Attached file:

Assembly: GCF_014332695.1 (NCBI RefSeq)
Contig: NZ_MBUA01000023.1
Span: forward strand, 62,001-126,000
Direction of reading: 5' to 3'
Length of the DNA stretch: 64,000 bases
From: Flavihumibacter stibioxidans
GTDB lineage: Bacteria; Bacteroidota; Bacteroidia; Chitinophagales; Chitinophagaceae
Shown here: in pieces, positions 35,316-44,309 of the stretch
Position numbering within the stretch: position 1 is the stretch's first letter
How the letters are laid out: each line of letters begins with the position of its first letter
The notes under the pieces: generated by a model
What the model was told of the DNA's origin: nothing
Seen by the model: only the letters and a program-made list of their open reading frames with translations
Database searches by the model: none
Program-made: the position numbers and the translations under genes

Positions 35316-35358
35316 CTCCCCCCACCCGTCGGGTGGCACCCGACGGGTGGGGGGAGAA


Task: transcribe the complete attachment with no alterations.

Assembly: GCF_014332695.1 (NCBI RefSeq)
Contig: NZ_MBUA01000023.1
Span: forward strand, 62,001-126,000
Direction of reading: 5' to 3'
Length of the DNA stretch: 64,000 bases
From: Flavihumibacter stibioxidans
GTDB lineage: Bacteria; Bacteroidota; Bacteroidia; Chitinophagales; Chitinophagaceae
Shown here: in pieces, positions 35,316-44,309 of the stretch
Position numbering within the stretch: position 1 is the stretch's first letter
How the letters are laid out: each line of letters begins with the position of its first letter
The notes under the pieces: generated by a model
What the model was told of the DNA's origin: nothing
Seen by the model: only the letters and a program-made list of their open reading frames with translations
Database searches by the model: none
Program-made: the position numbers and the translations under genes

Positions 35316-35358
35316 CTCCCCCCACCCGTCGGGTGGCACCCGACGGGTGGGGGGAGAA